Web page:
Diamox is a brand name of a prescription drug known as acetazolamide. The medication is used for a variety of purposes including the prevention and treatment of AMS. The Food and Drug Administration (FDA) first approved acetazolamide in 1953.
The medication acidifies the blood, which causes an increase in respiration, thus accelerating acclimatization. Studies have shown that Diamox at a dose of 250 mg every eight to twelve hours before and during rapid ascent to altitude results in fewer and/or less severe symptoms of acute mountain sickness (AMS).
What Does Diamox Do?
It is actually quite fascinating how it works in the body.
Ninety percent of the blood’s carbon dioxide exists in a chemical called bicarbonate. Diamox facilitates the body to excrete bicarbonate, which makes the blood more acidic.
When the blood gets acidic, the body believes that it has more carbon dioxide in it. To get rid of this excess carbon dioxide, the body increases ventilation. In other words, the user breathes deeper and faster, getting rid of the carbon dioxide, but also taking in more oxygen. So the medication works by acidifying the blood, which causes an increase in respiration, which increases oxygen intake, thus accelerating acclimatization.
The manufacturer of Diamox states that in their tests:
“pulmonary function (e.g., minute ventilation, expired vital capacity, and peak flow) is greater in the acetazolamide treated group, both in subjects with AMS and asymptomatic subjects. ”
This is ultimately what helps prevent and treat altitude sickness or acute mountain sickness (AMS). Without Diamox, to adapt to higher altitude, the body counteracts the decrease in oxygen in the atmosphere by instinctively breathing faster and deeper.
Diamox does the same, albeit through chemistry, to speed up the acclimatization process.
Does Diamox Mask Symptoms of AMS?
Diamox does not mask the symptoms of AMS. It treats AMS.
The FDA has approved the use of Diamox to prevent and treat altitude sickness. Therefore, if you feel relief from AMS symptoms after taking Diamox, you are actually better.
The manufacturer recommends Diamox be used as a preventative measure, taken 24-48 hours prior to rapid ascent and throughout your climb (until descent). But some people use it as a treatment, taking it only when symptoms of AMS arise. The medicine should be continued until you are below the altitude where symptoms became bothersome.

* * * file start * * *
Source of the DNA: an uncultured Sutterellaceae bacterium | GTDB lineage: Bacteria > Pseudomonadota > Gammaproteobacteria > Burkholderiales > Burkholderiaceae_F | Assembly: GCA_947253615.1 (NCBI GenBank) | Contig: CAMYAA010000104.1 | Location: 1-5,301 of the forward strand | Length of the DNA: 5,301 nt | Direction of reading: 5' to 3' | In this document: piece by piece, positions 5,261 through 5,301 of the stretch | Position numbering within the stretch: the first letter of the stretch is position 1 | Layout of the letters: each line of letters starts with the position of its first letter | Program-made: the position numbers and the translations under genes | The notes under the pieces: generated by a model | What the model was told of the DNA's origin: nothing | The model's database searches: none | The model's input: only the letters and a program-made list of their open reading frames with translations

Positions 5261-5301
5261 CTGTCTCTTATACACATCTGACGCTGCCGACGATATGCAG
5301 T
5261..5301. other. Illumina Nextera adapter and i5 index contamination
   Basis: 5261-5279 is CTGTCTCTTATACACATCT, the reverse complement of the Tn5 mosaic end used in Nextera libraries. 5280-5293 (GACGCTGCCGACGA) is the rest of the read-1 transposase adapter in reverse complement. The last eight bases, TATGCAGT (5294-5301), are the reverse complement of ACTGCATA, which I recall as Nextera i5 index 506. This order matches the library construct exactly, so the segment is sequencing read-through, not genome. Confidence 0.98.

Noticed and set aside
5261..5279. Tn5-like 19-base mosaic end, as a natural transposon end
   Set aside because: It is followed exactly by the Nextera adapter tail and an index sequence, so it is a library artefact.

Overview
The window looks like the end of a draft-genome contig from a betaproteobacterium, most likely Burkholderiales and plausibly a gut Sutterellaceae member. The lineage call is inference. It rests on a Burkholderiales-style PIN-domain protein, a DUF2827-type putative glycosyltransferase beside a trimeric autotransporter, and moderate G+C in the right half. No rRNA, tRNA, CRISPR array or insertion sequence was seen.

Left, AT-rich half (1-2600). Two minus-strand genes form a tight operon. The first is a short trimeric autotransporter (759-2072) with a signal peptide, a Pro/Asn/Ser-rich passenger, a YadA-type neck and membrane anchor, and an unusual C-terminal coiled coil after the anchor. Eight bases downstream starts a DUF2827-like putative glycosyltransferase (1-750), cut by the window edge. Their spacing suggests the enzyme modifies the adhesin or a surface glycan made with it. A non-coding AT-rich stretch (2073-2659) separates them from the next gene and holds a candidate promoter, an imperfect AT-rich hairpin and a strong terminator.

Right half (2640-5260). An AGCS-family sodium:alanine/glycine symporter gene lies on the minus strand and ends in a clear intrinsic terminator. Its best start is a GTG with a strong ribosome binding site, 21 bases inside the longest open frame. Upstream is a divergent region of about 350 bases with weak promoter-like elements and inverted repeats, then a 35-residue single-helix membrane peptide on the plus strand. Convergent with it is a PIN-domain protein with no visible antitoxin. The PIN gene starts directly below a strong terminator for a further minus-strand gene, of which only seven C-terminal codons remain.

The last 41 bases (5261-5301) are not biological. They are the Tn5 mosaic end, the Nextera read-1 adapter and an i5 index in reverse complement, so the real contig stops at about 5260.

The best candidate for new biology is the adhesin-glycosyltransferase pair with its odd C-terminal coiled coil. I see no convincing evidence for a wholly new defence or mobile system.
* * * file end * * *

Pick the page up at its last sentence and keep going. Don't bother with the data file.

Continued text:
Diamox is used for other purposes, like treating glaucoma, epilepsy and fluid retention. So it’s worth noting that the drug may be doing other things in the body besides increasing pulmonary function.
Should I Use Diamox to Climb Kilimanjaro?
It is a personal choice of the climber whether or not to take Diamox as a preventative measure against AMS.
One should not take any drug without considering all the consequences, whether good or bad. And that’s why Ultimate Kilimanjaro® neither recommends using Diamox nor discourages using Diamox. The decision is up to the climber.
For those who have hiked at high altitude before, you might have an idea of where your acclimatization limits are in terms of rate of ascent. If you do, then reviewing the route profile and itineraries will be helpful in your decision whether or not to use Diamox. Those who are confident in their ability to acclimatize probably would not choose to use Diamox.
For those who have not tested themselves at high elevations, the choice is much harder. Nearly everyone would like to summit without taking Diamox. But at the same time most people would rather summit with Diamox than not summit at all. And because of this, taking Diamox for most people makes sense, as it improves the probability of reaching the top. It also increases the level of safety.
Side Effects of Diamox
There are some side effects to taking the drug.
These side effects include: tingling hands, increased urination, hearing loss, taste loss, lightheadedness, upset stomach, vomiting, and diarrhea.
Unfortunately, some of the side effects of Diamox are the same as the symptoms of AMS. So it is very possible that the side effects of Diamox might be mistaken for AMS and you’d be turned around on the mountain when you might have felt fine without it.
To avoid this scenario, you should be absolutely sure that you don’t have an adverse reaction to Diamox before using it on the mountain. It’s important that you take it for a day or two while in the comfort of your home to see what the effects are. If you experience any side effects that might be confused with altitude sickness, or any side effects that you’re not OK with, it’s probably best that you don’t use it on Kilimanjaro.
Acetazolamide comes in extended-release capsules that contain 500mg of the drug, and regular-release tablets of 125 mg, 250 mg, and 500 mg.
There are other medications and natural supplements that combat altitude sickness. You can read about these in the articles below.